My 50mm macro lens, used as a “normal” one

I once bought a used ZD 50mm/2 macro lens from the Four Thirds digital series, and I still love that one. Its autofocus is slow on CDAF machines like our small Pens and the E-M10, but the rendering of that lens is, in lack of another word, special. And yes, it’s very very good as a macro lens, but since I bought it I mostly used it for portraits and the likes – with an equivalent field of view like a 100mm lens on film, and with a max aperture of f/2 it’s just beautiful for everything. Here are 1 picture from this morning, and two from my lunch break:


Arno, buying breakfast for us


The view from the middle


Selfie in the lift, fim simulation, toned

All three of these photos were made with the lens wide open at f/2, where it’s nice and sharp already. And if you stop it down one or two stops, it gets razor blade sharp. But that’s not the point of it – from all the lenses we have, and we do have some nice ones, this might still be the one with the most beautiful rendering of the image, and therefore, if you will, “the best”.

As always, thanks for viewing.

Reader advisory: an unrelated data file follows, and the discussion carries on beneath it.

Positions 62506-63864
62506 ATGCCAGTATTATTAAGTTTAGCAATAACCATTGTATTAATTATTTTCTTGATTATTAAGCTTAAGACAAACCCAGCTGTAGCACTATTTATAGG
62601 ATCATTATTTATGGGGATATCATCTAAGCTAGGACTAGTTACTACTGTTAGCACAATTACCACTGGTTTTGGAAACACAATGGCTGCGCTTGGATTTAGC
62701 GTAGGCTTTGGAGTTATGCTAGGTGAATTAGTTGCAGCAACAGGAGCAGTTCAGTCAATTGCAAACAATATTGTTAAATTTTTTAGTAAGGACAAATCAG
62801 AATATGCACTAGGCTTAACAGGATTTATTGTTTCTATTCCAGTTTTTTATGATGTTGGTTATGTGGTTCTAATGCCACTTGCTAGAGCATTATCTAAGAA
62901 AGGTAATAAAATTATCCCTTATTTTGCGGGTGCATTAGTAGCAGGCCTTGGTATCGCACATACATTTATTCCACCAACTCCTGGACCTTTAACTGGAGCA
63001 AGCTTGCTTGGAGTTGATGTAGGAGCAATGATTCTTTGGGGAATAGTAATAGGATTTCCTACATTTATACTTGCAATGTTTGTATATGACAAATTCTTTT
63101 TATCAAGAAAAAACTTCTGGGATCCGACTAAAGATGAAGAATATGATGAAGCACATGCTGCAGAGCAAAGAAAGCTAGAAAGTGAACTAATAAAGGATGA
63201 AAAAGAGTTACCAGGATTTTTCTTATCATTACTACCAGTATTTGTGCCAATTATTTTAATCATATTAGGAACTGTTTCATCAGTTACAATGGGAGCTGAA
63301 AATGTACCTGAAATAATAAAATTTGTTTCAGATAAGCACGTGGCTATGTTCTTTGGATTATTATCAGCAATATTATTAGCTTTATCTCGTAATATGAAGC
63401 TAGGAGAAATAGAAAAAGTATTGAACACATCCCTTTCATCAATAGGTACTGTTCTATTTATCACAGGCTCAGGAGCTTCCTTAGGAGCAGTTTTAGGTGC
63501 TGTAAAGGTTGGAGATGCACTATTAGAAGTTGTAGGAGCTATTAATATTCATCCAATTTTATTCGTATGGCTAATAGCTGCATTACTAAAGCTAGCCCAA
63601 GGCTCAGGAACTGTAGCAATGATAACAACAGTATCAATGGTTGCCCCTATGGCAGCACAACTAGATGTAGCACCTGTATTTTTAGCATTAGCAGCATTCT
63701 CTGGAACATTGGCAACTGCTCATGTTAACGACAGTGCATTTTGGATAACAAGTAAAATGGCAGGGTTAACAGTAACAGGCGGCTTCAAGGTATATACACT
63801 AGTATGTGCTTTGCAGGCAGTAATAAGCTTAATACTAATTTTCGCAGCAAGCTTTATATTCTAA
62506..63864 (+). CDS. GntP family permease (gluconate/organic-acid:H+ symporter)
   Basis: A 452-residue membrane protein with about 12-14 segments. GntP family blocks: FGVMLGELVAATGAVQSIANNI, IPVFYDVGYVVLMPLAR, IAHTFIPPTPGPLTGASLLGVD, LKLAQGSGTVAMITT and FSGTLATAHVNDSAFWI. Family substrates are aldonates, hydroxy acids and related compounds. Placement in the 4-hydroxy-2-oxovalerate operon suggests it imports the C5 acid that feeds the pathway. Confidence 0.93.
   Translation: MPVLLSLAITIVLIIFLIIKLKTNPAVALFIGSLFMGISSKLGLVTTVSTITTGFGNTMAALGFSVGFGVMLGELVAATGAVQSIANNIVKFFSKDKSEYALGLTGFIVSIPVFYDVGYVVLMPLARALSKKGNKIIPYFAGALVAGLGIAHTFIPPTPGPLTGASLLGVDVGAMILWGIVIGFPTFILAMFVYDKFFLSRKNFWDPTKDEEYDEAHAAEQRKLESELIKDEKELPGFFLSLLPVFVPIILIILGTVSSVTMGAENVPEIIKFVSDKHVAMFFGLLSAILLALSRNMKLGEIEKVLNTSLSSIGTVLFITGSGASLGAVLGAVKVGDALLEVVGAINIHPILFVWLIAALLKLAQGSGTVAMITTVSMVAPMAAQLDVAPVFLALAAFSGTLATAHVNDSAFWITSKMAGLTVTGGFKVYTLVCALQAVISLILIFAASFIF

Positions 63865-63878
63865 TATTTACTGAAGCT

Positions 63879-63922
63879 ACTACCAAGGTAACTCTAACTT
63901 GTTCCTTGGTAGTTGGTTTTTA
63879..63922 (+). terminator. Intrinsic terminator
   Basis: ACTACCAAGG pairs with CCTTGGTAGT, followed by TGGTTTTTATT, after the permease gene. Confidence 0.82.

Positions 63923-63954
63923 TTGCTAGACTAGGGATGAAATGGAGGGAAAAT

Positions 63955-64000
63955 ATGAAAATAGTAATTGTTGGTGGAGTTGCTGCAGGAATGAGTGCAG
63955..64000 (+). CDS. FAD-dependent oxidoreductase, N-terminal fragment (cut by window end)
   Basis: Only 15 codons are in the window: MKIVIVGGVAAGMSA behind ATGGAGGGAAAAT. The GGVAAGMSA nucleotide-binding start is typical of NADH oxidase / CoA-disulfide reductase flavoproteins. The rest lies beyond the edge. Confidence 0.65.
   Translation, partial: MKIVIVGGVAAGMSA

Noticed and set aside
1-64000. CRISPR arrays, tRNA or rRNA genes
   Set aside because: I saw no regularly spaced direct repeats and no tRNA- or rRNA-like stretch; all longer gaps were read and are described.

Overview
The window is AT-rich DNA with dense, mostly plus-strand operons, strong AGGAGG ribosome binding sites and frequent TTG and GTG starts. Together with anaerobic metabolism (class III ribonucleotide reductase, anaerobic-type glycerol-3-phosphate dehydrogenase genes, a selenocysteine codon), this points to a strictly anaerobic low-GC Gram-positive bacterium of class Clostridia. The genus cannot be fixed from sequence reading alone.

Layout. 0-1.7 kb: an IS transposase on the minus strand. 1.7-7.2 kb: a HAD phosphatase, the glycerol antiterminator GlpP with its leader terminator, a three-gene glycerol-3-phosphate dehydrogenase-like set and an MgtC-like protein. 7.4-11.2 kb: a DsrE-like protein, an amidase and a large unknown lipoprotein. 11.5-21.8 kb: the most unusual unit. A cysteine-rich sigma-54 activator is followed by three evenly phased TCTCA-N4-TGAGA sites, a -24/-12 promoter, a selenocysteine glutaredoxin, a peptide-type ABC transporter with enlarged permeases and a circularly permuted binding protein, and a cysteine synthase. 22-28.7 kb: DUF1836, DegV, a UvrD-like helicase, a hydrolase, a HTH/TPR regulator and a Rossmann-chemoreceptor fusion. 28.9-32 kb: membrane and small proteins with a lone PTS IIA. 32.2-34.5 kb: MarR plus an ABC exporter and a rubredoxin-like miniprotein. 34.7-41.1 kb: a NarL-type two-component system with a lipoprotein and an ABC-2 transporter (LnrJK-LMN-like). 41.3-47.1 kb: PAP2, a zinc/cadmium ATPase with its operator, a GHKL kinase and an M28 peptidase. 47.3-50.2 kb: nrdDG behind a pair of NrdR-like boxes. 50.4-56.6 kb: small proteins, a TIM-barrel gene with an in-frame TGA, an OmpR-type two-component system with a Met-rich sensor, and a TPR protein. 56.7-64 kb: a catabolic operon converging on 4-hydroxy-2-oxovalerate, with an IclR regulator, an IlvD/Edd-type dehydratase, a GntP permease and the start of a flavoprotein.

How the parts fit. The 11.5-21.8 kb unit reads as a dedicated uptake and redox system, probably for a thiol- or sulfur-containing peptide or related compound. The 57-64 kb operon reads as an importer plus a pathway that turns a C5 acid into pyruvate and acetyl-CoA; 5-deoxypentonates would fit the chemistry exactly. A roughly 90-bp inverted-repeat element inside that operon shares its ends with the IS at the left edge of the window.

Some more digital monochromes

Here are a few more photos which I made with my camera set to black & white:


Tuna the cat, November 2017 (Panasonic Leica DG Summilux 25mm/1.4 fully open at f/1.4)


Tuna the cat, November 2017 (Olympus OM G.Zuiko 50mm/1.4 fully open at f/1.4)


Tuna the cat, November 2017 (Olympus OM G.Zuiko 50mm/1.4 at f/2)


Arno, November 2017 (Olympus OM Zuiko 135mm/2.8 at f/4)

Thanks for viewing.

135mm on (Micro) Four Thirds

So today I took another one of my Sunday walks. Or rather, two – I had to interrupt after 2647 steps to get some rain protection. For my electronic camera, not for me. So here are some pictures I made today:
















I used the lens wide open at f/2.8 whenever that was possible. Only when my camera complained that even 1/4000th and ISO 100 was still too bright, I stepped it down to f/8 if necessary.

Thanks for viewing..

First (test) photos taken with my new old lens

I’ve spent all my breaks and free minutes both yesterday and until noon today with my new old lens – on my film camera, where it belongs to. And again, which looks like this when paired: